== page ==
But people are scared about terrorists, and then they think that maybe that surveillance is okay because they have nothing to hide. Feel free to survey me if that helps. And whoever tells you that they have nothing to hide simply hasn't thought about this long enough.
Because we have this thing called privacy, and if you really think that you have nothing to hide, please make sure that's the first thing you tell me, because then I know that I should not trust you with any secrets, because obviously you can't keep a secret. But people are brutally honest with the Internet, and when these leaks started, many people were asking me about this. And I have nothing to hide. I'm not doing anything bad or anything illegal. Yet, I have nothing that I would in particular like to share with an intelligence agency, especially a foreign intelligence agency. And if we indeed need a Big Brother, I would much rather have a domestic Big Brother than a foreign Big Brother. And when the leaks started, the very first thing I tweeted about this was a comment about how, when you've been using search engines, you've been potentially leaking all that to U.S. intelligence. And two minutes later, I got a reply by somebody called Kimberly from the United States challenging me, like, why am I worried about this? What am I sending to worry about this? Am I sending naked pictures or something? And my answer to Kimberly was that what I'm sending is none of your business, and it should be none of your government's business either. Because that's what it's about. It's about privacy. Privacy is nonnegotiable. It should be built in to all the systems we use.
And one thing we should all understand is that we are brutally honest with search engines. You show me your search history, and I'll find something incriminating or something embarrassing there in five minutes. We are more honest with search engines than we are with our families. Search engines know more about you than your family members know about you. And this is all the kind of information we are giving away, we are giving away to the United States.
And surveillance changes history. We know this through examples of corrupt presidents like Nixon. Imagine if he would have had the kind of surveillance tools that are available today. And let me actually quote the president of Brazil, Ms. Dilma Rousseff. She was one of the targets of NSA surveillance. Her email was read, and she spoke at the United Nations Headquarters, and she said, "If there is no right to privacy, there can be no true freedom of expression and opinion, and therefore, there can be no effective democracy."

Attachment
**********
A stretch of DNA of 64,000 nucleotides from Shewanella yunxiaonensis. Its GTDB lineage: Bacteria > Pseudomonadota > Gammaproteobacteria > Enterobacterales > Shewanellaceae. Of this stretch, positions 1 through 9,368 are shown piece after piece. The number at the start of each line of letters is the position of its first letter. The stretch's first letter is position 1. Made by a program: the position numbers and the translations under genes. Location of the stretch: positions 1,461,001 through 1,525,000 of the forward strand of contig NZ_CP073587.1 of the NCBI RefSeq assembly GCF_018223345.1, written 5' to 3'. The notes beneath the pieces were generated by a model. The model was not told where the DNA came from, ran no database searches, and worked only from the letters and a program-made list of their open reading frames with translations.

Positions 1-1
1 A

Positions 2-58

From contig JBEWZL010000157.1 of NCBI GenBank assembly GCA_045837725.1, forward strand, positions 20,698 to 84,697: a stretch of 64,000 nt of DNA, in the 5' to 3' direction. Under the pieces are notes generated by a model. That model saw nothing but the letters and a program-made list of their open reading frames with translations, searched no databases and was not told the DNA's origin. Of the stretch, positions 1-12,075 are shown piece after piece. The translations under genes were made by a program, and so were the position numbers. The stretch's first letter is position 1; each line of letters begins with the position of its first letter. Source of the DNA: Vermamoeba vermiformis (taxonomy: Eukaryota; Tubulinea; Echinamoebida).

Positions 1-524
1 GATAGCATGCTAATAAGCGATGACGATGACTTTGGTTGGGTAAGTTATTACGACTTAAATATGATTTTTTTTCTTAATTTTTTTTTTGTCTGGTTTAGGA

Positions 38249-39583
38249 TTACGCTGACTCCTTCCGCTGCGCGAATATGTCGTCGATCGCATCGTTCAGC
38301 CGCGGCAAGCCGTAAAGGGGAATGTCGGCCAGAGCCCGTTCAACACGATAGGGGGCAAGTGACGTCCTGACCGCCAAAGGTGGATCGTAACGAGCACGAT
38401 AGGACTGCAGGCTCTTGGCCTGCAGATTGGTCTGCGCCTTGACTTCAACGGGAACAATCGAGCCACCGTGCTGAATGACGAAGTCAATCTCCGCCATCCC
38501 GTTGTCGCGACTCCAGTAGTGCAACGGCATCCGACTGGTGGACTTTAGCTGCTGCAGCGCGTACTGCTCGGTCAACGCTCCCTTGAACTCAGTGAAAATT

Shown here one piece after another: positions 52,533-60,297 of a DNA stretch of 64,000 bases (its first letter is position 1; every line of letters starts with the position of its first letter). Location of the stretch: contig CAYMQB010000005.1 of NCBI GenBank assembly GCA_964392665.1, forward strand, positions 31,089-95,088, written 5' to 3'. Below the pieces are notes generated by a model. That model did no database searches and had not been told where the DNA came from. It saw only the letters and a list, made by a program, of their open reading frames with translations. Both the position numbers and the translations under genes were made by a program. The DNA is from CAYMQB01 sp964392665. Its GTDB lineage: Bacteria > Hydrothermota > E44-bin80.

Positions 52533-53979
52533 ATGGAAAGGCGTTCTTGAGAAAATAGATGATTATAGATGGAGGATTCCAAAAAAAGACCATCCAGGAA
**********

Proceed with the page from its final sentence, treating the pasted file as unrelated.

That's what it's about. Privacy is the building block of our democracies. And to quote a fellow security researcher, Marcus Ranum, he said that the United States is right now treating the Internet as it would be treating one of its colonies. So we are back to the age of colonization, and we, the foreign users of the Internet, we should think about Americans as our masters.
So Mr. Snowden, he's been blamed for many things. Some are blaming him for causing problems for the U.S. cloud industry and software companies with these revelations — and blaming Snowden for causing problems for the U.S. cloud industry would be the equivalent of blaming Al Gore for causing global warming.
So, what is there to be done? Should we worry. No, we shouldn't worry. We should be angry, because this is wrong, and it's rude, and it should not be done. But that's not going to really change the situation. What's going to change the situation for the rest of the world is to try to steer away from systems built in the United States. And that's much easier said than done. How do you do that? A single country, any single country in Europe cannot replace and build replacements for the U.S.-made operating systems and cloud services.
But maybe you don't have to do it alone. Maybe you can do it together with other countries. The solution is open source. By building together open, free, secure systems, we can go around such surveillance, and then one country doesn't have to solve the problem by itself. It only has to solve one little problem. And to quote a fellow security researcher, Haroon Meer, one country only has to make a small wave, but those small waves together become a tide, and the tide will lift all the boats up at the same time, and the tide we will build with secure, free, open-source systems, will become the tide that will lift all of us up and above the surveillance state.
Thank you very much.